12 February 2020 | News
One way to answer is to determine the R0
One of the most frequently asked questions during the novel 2019 coronavirus (2019-nCoV) outbreak, centered in Wuhan, China, is: ‘how contagious is this new virus?’
One way to answer is to determine the R0 (pronounced “R nought”), or basic reproduction number, of the virus. While several academic papers were published in late January of 2020 attempting to model R0, interpreting it accurately is difficult.
Kasey Fu, Director of Epidemiology at GlobalData explains: “There are a lot of uncertainties attached to the current R0 estimates for 2019-nCoV. R0 also takes into account the duration of disease illness and number of contacts expected during the duration of illness. As we gather more information about the new virus over the next weeks and months, R0 estimates are certainly expected to change.”
“R0 is a mathematical theory in infectious disease epidemiology that measures how communicable a disease is within a population. The basics are simple: the R0 value indicates how many people one infected person can go on to infect. When R0 is greater than 1, the outbreak is ongoing, and the number of cases will increase. When R0 is less than one, disease transmission has stopped and the disease is eliminated from the population. The R0 modeled by researchers for the 2019-nCoV acute respiratory disease ranges from 2–5.47”, he added.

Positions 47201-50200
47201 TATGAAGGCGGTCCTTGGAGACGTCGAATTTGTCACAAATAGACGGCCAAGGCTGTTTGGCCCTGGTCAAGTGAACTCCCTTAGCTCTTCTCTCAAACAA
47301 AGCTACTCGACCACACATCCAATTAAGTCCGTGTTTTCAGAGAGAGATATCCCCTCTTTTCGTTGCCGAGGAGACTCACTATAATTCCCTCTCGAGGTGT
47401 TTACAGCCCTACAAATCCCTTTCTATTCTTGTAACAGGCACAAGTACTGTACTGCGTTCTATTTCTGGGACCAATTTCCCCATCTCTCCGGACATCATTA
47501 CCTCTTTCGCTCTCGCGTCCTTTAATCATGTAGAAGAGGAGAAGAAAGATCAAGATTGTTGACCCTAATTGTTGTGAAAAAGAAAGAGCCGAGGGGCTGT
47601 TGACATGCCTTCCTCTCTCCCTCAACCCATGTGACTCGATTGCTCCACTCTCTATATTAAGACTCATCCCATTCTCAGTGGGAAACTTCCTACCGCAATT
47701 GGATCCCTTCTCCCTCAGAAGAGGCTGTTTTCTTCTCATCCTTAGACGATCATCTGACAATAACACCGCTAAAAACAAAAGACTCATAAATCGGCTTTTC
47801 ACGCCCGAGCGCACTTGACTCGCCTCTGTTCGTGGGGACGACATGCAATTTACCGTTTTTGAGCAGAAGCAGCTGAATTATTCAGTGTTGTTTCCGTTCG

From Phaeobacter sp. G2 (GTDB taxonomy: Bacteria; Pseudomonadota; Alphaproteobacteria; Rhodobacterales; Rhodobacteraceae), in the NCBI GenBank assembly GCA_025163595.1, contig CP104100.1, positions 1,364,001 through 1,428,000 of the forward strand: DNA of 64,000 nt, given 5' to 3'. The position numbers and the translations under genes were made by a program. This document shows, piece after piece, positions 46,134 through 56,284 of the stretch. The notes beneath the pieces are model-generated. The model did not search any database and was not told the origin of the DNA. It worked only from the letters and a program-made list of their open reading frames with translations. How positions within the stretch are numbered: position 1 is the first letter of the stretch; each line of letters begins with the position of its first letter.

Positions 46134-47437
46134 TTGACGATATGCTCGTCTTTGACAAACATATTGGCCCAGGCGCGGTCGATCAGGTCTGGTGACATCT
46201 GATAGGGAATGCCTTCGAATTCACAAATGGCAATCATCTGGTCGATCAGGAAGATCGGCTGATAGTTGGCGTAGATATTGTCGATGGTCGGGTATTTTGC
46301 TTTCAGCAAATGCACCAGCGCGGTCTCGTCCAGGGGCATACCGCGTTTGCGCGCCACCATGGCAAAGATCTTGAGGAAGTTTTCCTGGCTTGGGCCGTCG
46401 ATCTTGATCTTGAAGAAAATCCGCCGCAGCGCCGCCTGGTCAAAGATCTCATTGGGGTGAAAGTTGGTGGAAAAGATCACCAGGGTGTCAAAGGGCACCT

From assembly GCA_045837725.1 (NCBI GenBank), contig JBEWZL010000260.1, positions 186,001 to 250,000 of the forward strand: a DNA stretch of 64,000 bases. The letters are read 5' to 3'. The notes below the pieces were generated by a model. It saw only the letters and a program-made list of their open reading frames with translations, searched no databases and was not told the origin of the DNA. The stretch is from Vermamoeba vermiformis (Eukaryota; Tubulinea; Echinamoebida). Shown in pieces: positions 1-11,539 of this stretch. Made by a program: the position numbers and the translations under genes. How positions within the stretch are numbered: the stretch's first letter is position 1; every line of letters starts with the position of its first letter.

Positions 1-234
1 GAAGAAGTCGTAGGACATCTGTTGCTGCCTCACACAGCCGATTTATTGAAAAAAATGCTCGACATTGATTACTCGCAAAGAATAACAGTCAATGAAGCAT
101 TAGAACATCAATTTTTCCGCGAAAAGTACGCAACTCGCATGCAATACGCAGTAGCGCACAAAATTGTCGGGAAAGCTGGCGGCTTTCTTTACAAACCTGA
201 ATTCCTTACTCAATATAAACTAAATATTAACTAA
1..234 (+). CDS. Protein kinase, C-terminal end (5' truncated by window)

R0 shouldn’t be considered in terms of ‘good’ or ‘bad’; it informs only one aspect of an outbreak. R0 is calculated by taking into account the ratio between the number of infections and the number of contacts the initial infected person had. The first cases found during an outbreak tend to be the most severe cases, while many asymptomatic or mild cases go unnoticed.
Fu concludes: “R0 is also affected by disease prevention measures. The same disease can have very different R0 values depending on the environment and social constructs. For example, the R0 of the 2019-nCoV acute respiratory disease in the US is less than that in China, due to the strict isolation protocols of potential cases that drastically decreases the number of contacts for an infected individual.”
R0 can increase drastically if more of the mild/asymptomatic cases are found. A disease could have a R0 of 100, but 99% of those cases could be mild/asymptomatic. Consequently, a disease could have a R0 of 5, but almost all cases are severe. These two R0 disease profiles are drastically different, and each have their own challenges in stopping the transmission.